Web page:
How to Master the 5 Principles of Smith System Driving

November 19, 2019 Casey Nighbor

There are many types of driving systems to choose from but one of the most common is the Smith System.

It was invented by Harold Smith in 1952 to increase the safety of commercial drivers. The Smith System is based on using five rules when operating a motor vehicle and aim to provide space, visibility and time to reduce the chance of a major accidents.

1. Aim High

The first principle of the Smith System is to aim high while steering. Our eyes are meant to work for us at walking speed and not the high rates of speed of motor vehicles. In order to improve eye-lead time, you should look ahead to where you’ll be about 15 seconds into the future. 

This helps provide advanced warning of oncoming hazards and gives you more time to react. This is especially important when trying to avoid rear-end collisions.

2. The Big Picture

While you are looking 15 seconds ahead, you should also be scanning the sides and rear of your vehicle in order to get the full picture. By consistently updating your information, you will be alert to the most relevant information and make well-informed decisions. 

You should check at least one of your mirrors every 5-8 seconds. By having the whole picture, you are doing your part to keep your vehicle safe and avoid major accidents by noticing what other drivers are doing on the road.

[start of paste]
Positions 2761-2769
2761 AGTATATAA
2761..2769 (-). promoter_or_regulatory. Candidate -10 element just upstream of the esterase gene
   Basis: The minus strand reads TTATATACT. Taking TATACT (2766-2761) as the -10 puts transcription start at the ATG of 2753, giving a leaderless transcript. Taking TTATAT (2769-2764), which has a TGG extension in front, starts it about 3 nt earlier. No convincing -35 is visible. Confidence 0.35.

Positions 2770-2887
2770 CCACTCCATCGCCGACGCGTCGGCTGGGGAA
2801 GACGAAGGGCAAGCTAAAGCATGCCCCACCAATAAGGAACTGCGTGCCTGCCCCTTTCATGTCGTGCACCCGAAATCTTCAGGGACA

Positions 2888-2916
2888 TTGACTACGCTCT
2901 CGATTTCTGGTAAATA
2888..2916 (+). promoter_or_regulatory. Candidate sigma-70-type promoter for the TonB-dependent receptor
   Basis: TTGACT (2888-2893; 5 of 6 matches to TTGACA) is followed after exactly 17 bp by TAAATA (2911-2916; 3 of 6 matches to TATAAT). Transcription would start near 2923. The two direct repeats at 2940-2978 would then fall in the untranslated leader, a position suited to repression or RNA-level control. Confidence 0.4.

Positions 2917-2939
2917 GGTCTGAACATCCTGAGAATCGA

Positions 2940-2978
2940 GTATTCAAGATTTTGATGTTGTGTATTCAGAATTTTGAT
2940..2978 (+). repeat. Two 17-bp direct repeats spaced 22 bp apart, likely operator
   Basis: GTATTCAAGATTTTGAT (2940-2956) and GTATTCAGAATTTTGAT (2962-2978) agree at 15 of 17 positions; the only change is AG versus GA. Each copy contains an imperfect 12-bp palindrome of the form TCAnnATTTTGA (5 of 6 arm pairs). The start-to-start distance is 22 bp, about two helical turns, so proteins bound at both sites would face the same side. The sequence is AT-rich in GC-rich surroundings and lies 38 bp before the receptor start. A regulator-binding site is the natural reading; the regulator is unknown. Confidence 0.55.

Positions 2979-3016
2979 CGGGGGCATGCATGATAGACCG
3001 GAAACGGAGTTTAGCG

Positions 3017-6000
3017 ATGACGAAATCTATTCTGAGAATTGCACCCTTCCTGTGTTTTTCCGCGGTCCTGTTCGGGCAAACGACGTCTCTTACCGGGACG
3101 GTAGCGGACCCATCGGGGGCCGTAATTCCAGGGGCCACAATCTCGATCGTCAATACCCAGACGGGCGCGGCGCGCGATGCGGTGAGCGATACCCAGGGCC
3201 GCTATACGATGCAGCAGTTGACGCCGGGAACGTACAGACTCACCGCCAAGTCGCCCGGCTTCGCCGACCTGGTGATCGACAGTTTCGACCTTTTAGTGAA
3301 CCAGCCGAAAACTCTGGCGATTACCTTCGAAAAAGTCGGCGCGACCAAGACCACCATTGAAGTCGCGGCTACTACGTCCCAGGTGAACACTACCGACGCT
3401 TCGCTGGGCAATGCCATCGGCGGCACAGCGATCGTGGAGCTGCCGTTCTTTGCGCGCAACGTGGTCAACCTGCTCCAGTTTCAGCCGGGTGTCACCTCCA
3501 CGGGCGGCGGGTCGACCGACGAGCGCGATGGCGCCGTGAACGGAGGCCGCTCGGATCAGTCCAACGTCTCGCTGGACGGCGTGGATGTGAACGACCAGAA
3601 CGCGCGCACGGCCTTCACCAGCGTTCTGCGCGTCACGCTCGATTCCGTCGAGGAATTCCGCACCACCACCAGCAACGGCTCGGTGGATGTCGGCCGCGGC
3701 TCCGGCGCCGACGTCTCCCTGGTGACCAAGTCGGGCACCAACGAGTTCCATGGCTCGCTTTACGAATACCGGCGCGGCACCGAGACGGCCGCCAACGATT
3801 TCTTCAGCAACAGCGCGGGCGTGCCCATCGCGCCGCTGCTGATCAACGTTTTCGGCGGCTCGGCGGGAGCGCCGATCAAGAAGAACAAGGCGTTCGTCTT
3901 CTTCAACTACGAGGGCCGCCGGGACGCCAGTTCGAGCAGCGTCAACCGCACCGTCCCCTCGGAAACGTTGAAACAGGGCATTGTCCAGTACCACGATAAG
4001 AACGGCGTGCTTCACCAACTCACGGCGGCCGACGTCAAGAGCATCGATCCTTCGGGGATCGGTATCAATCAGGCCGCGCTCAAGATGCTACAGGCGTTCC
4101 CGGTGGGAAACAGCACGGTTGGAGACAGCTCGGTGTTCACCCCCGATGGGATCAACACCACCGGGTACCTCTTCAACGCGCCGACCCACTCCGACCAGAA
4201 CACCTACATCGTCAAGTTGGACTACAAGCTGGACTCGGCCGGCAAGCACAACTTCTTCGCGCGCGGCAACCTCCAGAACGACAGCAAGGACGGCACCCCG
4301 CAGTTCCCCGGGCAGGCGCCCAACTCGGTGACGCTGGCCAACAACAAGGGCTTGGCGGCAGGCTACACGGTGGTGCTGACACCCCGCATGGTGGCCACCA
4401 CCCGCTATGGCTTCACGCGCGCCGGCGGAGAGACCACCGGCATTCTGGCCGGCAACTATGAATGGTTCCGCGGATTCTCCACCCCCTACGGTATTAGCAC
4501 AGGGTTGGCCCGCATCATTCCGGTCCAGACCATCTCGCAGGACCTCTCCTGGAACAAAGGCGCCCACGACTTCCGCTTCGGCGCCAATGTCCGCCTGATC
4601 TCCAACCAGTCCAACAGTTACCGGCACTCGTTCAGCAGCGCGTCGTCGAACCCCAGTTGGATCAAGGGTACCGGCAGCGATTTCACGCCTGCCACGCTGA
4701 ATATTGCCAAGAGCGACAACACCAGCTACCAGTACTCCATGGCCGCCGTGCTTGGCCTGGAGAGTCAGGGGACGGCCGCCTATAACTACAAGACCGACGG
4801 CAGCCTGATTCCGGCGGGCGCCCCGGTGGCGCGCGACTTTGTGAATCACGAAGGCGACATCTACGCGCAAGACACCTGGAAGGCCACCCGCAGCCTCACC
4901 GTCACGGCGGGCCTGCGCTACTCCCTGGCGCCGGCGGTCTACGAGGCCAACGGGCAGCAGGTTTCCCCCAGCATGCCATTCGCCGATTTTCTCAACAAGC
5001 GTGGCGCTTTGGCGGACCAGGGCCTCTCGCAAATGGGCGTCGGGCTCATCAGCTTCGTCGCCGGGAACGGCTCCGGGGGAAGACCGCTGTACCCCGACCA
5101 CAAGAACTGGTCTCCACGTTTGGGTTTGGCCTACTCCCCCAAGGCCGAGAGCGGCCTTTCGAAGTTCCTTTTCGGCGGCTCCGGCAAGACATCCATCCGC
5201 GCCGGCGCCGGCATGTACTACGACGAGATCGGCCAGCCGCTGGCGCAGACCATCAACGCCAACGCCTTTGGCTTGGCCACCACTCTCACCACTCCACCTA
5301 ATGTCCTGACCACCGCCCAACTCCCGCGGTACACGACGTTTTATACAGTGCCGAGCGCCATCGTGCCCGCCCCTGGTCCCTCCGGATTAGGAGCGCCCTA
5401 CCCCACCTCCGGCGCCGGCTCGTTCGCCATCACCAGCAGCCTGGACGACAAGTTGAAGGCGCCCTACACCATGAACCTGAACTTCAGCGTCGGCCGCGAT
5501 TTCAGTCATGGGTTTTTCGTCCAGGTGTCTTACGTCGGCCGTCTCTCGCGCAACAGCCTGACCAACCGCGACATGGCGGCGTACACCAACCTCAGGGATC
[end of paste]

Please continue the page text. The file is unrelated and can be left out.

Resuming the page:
3. Keep Your Eyes Moving

Consistent eye movement prevents your body from entering a trance state and allows you to remain alert by stimulating brain activity. When you stare at any object for too long, you reduce your peripheral vision and increase your chances of missing something on the road. 

You should be moving our eyes every 2 seconds and scanning all intersections before driving through them.

4. Leave Yourself an Out

You should always leave yourself an out while driving. This means you should be surrounding your vehicle with space as much as possible. Do not follow other vehicles too closely and do your best to leave at least the front and one side open. 

You do not want other drivers to box you in because it reduces the chance of being able to avoid a hazard.

5. Make Sure They See You

The final principle of the Smith System is to make sure other drivers see you. You should never assume another driver can see you or that they are concerned with driving safely.

By getting eye contact from those who are seemingly unaware, you can avoid potential accidents. Use your blinker and your horn, if necessary, to alert others of your next move.

When used correctly, the Smith System can reduce preventable accidents by 60 percent. By employing these tips, you can help drive safer every day.

About the Author

Casey is the content marketing manager for True Blue Inc.

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